Suppose I have $N$ vectors $v_1, v_2, v_3, ..., v_N$

I already know that I can build an orthonormal basis with the Gram-Schmidt process, but I need to keep the first three fixed, even if they are not orthogonal, i.e. I would like to build vectors in this way:

  • $q_1 = \frac{v_1}{\left\lVert{v_1}\right\rVert_2}$
  • $q_2 = \frac{v_2}{\left\lVert{v_2}\right\rVert_2}$
  • $q_3 = \frac{v_3}{\left\lVert{v_3}\right\rVert_2}$
  • $q_4$ orthogonal to $q_1$, $q_2$, $q_3$
  • $q_5$ orthogonal to $q_1$, $q_2$, $q_3$, $q_4$


  • $q_N$ orthogonal to $q_1$, $q_2$, $q_3$, ..., $q_{N-1}$

I've tried using the Gram-Schmidt process, but the fact that $q_1$, $q_2$, $q_3$ are not orthogonal invalidates the Gram-Schmidt procedure.

Any suggestions how I could proceed?

  • 2
    $\begingroup$ Apply Gram-Schmidt without modification, then, at the very end, simply change the first three vectors to the choices you want. $\endgroup$ Commented Aug 8, 2022 at 7:21
  • 1
    $\begingroup$ @TheoBendit I used your procedure successfully, simple and neat. $\endgroup$ Commented Aug 10, 2022 at 8:15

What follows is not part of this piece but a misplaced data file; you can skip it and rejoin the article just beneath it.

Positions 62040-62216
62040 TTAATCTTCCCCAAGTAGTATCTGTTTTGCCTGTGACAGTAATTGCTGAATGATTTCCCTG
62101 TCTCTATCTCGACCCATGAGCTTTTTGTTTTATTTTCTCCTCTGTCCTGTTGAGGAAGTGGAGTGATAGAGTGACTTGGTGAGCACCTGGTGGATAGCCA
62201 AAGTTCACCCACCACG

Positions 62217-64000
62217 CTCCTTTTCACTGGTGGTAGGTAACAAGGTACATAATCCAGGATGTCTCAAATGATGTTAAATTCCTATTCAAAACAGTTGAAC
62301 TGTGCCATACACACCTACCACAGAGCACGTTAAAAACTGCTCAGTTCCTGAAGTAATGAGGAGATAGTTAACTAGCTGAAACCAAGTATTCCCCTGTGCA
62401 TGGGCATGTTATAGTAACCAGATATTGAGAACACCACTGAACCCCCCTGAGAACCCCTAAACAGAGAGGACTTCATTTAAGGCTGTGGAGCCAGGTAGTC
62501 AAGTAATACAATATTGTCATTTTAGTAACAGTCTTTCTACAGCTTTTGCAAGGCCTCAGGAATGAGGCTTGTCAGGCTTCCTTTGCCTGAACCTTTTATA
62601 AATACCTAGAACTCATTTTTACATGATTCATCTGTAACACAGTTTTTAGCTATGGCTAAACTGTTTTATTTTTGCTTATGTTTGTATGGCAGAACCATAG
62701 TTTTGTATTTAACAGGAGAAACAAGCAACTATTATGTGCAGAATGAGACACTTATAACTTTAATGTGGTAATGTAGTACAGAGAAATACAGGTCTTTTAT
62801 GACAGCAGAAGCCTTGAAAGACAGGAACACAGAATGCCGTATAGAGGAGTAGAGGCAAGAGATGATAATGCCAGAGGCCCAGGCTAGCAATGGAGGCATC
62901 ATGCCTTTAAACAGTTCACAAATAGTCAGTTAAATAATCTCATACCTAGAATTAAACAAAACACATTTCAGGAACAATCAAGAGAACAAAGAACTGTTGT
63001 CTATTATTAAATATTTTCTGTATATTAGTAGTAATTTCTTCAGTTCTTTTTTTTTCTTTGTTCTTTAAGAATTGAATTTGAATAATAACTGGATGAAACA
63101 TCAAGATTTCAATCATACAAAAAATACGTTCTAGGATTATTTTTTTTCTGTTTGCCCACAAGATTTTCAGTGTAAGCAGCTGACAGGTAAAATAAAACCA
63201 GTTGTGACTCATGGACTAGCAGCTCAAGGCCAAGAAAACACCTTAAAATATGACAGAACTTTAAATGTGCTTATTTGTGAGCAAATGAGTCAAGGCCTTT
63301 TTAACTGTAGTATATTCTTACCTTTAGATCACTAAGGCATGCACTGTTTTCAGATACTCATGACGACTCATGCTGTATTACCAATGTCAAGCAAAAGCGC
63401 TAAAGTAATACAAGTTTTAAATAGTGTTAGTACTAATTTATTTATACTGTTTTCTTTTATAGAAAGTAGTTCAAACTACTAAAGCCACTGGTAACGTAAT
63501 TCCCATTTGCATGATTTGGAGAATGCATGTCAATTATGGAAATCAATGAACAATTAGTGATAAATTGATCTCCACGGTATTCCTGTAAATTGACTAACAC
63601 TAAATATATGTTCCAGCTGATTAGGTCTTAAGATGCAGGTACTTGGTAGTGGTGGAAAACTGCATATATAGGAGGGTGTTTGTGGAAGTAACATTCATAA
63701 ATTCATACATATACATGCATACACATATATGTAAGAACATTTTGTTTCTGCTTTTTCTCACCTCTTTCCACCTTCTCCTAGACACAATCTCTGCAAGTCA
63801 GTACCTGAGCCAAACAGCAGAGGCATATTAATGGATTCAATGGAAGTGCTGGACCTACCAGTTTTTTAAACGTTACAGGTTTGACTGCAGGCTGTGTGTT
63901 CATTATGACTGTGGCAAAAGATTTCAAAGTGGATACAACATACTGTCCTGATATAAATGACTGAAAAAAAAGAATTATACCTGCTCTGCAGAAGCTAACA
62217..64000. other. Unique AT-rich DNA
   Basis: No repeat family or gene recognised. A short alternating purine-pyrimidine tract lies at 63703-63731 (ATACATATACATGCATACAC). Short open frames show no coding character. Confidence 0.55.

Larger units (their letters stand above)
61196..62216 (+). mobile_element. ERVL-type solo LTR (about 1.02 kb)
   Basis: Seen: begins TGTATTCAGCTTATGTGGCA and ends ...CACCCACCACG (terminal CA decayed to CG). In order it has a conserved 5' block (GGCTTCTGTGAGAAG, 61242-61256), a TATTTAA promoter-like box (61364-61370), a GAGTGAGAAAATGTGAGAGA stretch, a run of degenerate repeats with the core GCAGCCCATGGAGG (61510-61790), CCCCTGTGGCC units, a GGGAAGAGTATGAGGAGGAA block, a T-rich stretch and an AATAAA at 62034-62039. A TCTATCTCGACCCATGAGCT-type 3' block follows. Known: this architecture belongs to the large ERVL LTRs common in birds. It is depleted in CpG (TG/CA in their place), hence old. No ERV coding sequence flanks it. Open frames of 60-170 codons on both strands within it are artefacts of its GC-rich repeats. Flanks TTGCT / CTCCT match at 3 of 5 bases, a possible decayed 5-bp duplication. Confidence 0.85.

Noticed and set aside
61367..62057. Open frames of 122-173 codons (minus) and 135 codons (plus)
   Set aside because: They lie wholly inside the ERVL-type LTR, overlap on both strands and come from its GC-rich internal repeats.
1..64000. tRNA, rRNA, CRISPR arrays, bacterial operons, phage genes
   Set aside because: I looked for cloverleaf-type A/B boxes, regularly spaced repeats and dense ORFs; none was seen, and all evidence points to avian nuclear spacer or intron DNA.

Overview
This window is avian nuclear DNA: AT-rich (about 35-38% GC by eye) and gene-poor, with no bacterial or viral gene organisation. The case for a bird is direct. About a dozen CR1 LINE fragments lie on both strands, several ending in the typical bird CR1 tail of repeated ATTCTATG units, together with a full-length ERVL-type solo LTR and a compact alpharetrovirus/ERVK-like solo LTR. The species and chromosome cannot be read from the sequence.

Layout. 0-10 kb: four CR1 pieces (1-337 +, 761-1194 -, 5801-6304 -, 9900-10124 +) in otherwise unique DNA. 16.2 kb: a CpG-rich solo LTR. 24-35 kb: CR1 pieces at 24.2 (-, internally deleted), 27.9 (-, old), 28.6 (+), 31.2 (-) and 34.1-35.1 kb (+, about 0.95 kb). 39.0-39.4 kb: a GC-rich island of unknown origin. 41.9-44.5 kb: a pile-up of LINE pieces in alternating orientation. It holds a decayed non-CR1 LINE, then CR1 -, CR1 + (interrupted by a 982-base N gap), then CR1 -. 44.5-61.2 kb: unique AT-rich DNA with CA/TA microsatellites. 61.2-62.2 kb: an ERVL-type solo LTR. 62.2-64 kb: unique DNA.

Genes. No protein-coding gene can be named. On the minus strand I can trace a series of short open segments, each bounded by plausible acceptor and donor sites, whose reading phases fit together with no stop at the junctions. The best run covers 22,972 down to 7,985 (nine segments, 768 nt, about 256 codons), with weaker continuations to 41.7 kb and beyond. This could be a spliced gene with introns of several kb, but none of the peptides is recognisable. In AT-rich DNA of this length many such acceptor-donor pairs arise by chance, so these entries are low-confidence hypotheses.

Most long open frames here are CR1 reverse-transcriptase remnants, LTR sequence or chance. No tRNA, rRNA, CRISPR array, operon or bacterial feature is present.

1 Answer 1


You can build a linear least squares problem like this

$${\bf q_k} = {\bf {\hat q}_k + v} \,\,s.t.\,\, \min_{\bf v}\sum_{l=1}^{k-1} \| {\bf q_l}^t ({\bf {\hat q_k + v}})\|_2^2$$

Where $\bf \hat q_k$ is a candidate which for example can be randomized as in the case of Gram-Schmidt.

In the case of a ON subspace, the Gram-Schmidt process actually does precisely this. It is just that as we know the previous ones are all orthogonal to one another, the minimum will be found by removing a set of projections as in the case of ON subspace the projections will never risk removing portions of vectors which lie in any dimension where the other basis vectors measure length.

We may do well to add a small regularizing term $+\epsilon\|{\bf v}\|_2^2$ to make sure that we don't end up with $\bf \hat q_k +v$ being the zero vector.


You must log in to answer this question.

Not the answer you're looking for? Browse other questions tagged .